Skip to page content
USDA Forest Service
  
Treesearch

Research & Development Treesearch

 
Treesearch Home
About Treesearch
Contact Us
Research & Development
Forest Products Lab
International Institute of Tropical Forestry
Northern
Pacific Northwest
Pacific Southwest
Rocky Mountain
Southern
Help
 

GeoTreesearch


Science.gov - We Participate


USA.gov  Government Made Easy


Global Forest Information Service

US Forest Service
P.O. Box 96090
Washington, D.C.
20090-6090

(202) 205-8333

You are here: Home / Search / Publication Information
Bookmark and Share

Publication Information

(5.0 MB)

Title: Changing conditions on wilderness campsites: Seven case studies of trends over 13 to 32 years

Author: Cole, David N.

Date: 2013

Source: Gen. Tech. Rep. RMRS-GTR-300. Fort Collins, CO: U.S. Department of Agriculture, Forest Service, Rocky Mountain Research Station. 99 p.

Publication Series: Scientific Journal (JRNL)

Description: This report brings together seven case studies of trends in the number and condition of wilderness campsites over periods ranging from 13 to 32 years. Case examples come from five mountainous wilderness areas in the western United States: Sequoia-Kings Canyon Wilderness in California, the Eagle Cap Wilderness in Oregon, the Frank Church-River of No Return Wilderness in Idaho and the Selway-Bitterroot and Lee Metcalf Wilderness in Montana, as well as Grand Canyon National Park in Arizona and Caney Creek Wilderness in Arkansas. The case studies used two different research designs. In one design, small samples of campsites were selected and studied in detail, making it possible to detect relatively small changes in condition. The other approach involved inventorying all campsites in an area and collecting rudimentary data on the condition of each campsite. This approach provides insight into landscape-scale change in the number and condition of campsites but the relatively imprecise measures of campsite conditions do not provide reliable information on campsite change at the scale of individual sites. Most of these studies suggest that aggregate campsite impact increased for much of the latter twentieth century, but that by the first decade of the twenty-first century, this trend reversed. Campsite impacts have recently plateaued or declined in most wildernesses in this compilation. In the most extreme cases, campsite improvement reflects (1) successful implementation of a use concentration or containment strategy, and (2) an active wilderness ranger program, involving obliteration of unnecessary or poorly located campsites and maintenance and cleaning of established campsites.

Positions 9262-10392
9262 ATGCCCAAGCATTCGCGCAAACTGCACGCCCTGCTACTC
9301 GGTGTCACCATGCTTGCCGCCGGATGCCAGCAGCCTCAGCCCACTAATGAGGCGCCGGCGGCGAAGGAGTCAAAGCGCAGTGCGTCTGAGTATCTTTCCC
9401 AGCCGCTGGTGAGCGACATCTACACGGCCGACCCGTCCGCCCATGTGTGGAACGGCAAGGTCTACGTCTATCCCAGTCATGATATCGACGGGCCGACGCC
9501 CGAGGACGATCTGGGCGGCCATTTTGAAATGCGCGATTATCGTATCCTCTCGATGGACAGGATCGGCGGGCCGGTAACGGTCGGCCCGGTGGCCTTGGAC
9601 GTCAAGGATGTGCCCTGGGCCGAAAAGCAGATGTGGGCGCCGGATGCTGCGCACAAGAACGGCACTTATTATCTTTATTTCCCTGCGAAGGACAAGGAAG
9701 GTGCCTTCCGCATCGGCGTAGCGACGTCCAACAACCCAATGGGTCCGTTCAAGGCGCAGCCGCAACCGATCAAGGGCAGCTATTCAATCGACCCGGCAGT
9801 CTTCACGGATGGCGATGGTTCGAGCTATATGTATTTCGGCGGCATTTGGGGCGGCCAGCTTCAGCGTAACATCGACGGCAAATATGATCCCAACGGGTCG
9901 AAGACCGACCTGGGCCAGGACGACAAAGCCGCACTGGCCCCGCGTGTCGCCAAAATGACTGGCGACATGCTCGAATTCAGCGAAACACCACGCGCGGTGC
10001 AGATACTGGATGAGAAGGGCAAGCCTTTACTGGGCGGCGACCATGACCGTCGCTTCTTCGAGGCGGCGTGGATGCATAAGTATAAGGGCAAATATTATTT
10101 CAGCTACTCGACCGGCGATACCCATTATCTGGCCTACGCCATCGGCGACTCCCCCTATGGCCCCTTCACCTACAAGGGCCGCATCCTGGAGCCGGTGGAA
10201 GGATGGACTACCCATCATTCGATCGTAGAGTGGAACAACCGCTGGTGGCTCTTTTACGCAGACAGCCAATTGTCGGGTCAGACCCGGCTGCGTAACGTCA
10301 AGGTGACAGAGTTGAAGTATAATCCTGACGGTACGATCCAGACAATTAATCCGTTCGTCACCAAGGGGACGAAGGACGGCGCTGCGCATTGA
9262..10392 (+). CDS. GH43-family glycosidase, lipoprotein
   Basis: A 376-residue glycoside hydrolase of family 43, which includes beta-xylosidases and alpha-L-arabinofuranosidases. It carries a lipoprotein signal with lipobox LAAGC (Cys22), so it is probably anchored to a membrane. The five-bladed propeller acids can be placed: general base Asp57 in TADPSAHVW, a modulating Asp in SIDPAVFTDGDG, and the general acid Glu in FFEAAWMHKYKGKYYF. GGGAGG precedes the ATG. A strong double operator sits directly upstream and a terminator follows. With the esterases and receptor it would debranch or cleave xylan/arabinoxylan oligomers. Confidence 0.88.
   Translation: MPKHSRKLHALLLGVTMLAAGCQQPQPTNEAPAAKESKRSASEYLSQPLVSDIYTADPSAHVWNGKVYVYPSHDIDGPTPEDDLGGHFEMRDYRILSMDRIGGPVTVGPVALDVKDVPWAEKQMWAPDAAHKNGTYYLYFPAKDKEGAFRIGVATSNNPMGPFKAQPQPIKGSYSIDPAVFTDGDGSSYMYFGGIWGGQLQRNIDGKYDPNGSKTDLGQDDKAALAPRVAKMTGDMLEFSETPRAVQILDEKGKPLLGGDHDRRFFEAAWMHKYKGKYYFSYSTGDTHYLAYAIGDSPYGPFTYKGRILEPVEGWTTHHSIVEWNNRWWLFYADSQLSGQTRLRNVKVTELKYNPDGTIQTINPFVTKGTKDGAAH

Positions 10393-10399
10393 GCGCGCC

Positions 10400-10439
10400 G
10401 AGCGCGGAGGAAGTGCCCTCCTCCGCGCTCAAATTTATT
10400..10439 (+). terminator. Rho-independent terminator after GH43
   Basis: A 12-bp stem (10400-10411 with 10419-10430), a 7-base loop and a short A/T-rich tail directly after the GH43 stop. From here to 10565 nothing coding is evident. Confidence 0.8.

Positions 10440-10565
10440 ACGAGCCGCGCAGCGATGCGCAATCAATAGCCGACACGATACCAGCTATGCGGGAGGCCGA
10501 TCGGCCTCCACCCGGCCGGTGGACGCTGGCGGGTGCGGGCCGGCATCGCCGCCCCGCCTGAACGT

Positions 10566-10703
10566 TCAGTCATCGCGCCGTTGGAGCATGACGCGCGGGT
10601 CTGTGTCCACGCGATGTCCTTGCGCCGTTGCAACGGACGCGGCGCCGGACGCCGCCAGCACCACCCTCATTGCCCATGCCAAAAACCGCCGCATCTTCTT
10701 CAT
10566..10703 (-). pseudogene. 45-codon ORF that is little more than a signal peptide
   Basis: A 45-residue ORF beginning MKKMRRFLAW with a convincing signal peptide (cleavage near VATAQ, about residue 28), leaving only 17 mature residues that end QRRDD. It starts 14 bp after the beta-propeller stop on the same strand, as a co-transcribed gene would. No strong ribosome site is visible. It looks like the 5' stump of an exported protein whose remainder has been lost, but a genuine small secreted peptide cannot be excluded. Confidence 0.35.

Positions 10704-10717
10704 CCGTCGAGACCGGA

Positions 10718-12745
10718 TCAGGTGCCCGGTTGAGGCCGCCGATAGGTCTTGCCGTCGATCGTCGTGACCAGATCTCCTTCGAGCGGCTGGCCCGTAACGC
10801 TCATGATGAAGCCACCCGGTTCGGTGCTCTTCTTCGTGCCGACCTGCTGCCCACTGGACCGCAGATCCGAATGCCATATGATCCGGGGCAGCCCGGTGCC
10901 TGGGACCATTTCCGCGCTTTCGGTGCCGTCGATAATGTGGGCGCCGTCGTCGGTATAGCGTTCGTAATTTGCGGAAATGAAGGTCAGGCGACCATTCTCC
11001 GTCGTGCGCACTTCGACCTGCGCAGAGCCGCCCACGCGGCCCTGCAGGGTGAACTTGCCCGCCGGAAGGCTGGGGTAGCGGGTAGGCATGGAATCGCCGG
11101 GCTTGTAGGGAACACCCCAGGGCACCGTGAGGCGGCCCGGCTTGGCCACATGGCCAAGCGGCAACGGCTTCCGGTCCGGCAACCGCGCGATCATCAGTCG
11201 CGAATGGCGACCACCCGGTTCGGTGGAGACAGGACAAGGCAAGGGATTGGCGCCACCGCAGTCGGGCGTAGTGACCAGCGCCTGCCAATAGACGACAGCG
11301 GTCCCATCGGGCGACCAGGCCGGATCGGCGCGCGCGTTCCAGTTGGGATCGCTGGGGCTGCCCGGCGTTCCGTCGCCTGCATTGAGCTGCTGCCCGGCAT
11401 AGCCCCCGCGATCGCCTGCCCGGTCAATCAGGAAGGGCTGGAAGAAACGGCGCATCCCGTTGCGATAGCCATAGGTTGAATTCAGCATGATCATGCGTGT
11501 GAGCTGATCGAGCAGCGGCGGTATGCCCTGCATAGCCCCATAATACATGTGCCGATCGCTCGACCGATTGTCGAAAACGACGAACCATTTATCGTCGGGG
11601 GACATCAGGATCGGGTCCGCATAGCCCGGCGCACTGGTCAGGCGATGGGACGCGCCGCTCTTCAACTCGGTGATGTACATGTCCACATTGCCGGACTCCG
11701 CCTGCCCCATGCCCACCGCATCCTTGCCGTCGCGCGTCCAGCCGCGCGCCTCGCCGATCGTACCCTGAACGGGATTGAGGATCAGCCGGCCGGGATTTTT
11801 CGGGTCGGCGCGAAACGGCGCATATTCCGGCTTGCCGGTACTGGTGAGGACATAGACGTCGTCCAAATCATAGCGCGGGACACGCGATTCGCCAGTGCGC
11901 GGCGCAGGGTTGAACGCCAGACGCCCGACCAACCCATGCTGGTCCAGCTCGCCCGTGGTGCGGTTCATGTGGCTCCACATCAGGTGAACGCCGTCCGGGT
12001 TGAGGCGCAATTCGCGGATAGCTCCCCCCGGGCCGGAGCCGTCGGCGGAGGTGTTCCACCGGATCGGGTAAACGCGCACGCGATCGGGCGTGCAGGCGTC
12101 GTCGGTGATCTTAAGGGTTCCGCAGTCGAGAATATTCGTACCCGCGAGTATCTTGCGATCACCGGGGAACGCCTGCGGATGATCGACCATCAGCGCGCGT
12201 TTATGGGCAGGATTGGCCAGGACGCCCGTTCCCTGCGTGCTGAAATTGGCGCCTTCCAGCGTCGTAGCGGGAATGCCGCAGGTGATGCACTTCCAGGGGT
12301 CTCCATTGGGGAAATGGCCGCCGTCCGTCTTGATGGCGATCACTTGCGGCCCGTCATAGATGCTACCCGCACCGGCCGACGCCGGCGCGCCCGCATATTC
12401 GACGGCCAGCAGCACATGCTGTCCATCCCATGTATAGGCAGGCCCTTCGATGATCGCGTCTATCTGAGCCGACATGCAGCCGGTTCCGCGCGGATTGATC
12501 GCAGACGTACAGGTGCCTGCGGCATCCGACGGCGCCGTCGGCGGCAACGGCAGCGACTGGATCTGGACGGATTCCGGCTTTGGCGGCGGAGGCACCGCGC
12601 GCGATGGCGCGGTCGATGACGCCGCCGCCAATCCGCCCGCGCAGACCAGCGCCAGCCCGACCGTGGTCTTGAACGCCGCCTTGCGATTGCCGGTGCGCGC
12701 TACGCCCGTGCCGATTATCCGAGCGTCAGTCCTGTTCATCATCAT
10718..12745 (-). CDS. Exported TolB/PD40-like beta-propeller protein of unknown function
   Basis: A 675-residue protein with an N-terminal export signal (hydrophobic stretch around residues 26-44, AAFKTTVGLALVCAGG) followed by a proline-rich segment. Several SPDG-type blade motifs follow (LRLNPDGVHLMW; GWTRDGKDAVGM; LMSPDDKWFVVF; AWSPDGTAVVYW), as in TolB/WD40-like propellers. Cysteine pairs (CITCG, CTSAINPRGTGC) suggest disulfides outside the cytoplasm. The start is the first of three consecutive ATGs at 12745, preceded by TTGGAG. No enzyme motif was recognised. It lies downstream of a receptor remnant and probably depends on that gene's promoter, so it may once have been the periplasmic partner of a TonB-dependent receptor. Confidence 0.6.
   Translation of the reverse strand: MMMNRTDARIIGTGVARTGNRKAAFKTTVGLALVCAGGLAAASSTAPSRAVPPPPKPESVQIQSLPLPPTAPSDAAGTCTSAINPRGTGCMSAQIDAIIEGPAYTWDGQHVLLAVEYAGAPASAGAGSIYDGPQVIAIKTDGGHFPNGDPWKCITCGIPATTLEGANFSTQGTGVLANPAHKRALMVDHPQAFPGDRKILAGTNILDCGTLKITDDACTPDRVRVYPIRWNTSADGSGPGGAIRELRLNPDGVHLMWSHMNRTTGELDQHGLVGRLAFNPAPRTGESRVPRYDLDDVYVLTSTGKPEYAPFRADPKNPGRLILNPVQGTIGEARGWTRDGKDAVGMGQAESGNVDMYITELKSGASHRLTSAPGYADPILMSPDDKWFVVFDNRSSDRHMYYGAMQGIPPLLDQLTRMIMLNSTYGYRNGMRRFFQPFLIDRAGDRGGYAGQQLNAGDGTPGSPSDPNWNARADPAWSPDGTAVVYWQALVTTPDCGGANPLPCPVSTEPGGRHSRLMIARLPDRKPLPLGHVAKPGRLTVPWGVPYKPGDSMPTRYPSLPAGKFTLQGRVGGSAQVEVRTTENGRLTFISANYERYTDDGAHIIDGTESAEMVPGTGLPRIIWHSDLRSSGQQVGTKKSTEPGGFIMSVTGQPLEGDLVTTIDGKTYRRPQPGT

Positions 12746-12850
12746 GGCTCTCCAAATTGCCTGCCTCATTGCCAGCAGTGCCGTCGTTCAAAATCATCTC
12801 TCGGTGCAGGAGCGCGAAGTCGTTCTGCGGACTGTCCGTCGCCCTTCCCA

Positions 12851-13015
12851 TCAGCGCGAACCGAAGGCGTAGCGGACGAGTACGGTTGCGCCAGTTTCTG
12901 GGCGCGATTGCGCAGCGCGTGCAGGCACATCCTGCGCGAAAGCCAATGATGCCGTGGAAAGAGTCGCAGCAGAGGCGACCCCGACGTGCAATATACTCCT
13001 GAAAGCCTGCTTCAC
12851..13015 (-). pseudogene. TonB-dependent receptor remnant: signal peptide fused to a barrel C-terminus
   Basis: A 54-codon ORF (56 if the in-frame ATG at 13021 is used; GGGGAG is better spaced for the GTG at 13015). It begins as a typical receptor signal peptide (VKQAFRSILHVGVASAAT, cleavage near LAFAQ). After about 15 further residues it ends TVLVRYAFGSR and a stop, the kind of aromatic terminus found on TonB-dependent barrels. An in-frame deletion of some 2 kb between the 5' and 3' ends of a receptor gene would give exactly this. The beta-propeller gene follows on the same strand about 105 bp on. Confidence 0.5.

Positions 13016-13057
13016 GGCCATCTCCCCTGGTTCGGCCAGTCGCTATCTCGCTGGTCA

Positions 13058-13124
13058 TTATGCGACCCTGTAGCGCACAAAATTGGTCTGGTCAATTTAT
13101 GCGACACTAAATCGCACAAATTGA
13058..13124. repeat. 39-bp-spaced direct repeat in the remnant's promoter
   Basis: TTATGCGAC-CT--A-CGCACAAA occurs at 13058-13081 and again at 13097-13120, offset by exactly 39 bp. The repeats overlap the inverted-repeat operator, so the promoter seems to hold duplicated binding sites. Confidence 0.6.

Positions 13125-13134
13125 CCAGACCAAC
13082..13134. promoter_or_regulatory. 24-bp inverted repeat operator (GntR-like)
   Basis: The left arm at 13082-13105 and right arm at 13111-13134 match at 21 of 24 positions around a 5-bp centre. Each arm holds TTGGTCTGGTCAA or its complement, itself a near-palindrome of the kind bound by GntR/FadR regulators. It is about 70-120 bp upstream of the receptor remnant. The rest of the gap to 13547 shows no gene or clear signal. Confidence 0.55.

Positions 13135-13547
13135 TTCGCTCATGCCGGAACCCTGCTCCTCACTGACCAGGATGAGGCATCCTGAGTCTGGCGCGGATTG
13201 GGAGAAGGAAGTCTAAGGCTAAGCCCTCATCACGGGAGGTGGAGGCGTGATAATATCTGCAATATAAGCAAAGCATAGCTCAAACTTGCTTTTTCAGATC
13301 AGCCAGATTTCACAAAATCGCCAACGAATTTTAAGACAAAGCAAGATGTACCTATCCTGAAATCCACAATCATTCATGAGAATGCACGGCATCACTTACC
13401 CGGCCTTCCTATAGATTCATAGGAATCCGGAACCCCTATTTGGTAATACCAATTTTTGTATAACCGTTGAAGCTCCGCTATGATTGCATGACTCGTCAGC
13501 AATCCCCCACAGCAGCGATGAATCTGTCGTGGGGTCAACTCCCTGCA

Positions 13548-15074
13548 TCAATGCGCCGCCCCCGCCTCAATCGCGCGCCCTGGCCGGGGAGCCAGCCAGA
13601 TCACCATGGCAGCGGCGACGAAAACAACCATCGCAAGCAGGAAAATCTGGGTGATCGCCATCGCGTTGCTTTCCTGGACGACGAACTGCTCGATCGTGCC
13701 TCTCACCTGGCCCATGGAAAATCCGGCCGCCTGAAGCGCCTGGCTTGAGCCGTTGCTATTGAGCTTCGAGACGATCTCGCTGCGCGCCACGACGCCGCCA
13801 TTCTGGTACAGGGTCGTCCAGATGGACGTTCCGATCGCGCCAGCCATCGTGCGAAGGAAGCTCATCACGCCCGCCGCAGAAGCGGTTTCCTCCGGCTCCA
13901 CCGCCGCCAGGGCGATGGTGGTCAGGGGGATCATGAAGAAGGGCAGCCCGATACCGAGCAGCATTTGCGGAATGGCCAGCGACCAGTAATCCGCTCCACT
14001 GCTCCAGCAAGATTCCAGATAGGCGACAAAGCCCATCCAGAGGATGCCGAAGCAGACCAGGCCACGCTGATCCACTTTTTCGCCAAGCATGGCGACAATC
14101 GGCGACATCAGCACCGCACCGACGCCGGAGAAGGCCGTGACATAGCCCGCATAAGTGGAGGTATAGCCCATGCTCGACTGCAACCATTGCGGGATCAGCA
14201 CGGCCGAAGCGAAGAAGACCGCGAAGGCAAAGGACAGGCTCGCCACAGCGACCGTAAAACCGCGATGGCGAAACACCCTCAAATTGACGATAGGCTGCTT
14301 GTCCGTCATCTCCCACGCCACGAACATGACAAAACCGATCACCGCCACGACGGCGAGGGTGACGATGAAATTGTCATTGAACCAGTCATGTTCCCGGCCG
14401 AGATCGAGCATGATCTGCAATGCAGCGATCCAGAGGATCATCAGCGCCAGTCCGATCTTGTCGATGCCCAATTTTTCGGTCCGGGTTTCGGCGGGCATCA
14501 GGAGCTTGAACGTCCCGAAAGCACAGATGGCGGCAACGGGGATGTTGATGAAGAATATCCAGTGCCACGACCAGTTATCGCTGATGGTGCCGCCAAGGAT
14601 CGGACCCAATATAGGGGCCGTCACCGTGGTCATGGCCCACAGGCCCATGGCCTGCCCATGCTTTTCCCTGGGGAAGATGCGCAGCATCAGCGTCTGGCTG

Keywords: campsite impact, recreation impact, wilderness management

Publication Notes:

  • We recommend that you also print this page and attach it to the printout of the article, to retain the full citation information.
  • This article was written and prepared by U.S. Government employees on official time, and is therefore in the public domain.

XML: View XML

Citation:


Cole, David N. 2013. Changing conditions on wilderness campsites: Seven case studies of trends over 13 to 32 years. Gen. Tech. Rep. RMRS-GTR-300. Fort Collins, CO: U.S. Department of Agriculture, Forest Service, Rocky Mountain Research Station. 99 p.

 


 [ Get Acrobat ]  Get the latest version of the Adobe Acrobat reader or Acrobat Reader for Windows with Search and Accessibility

USDA logo which links to the department's national site. Forest Service logo which links to the agency's national site.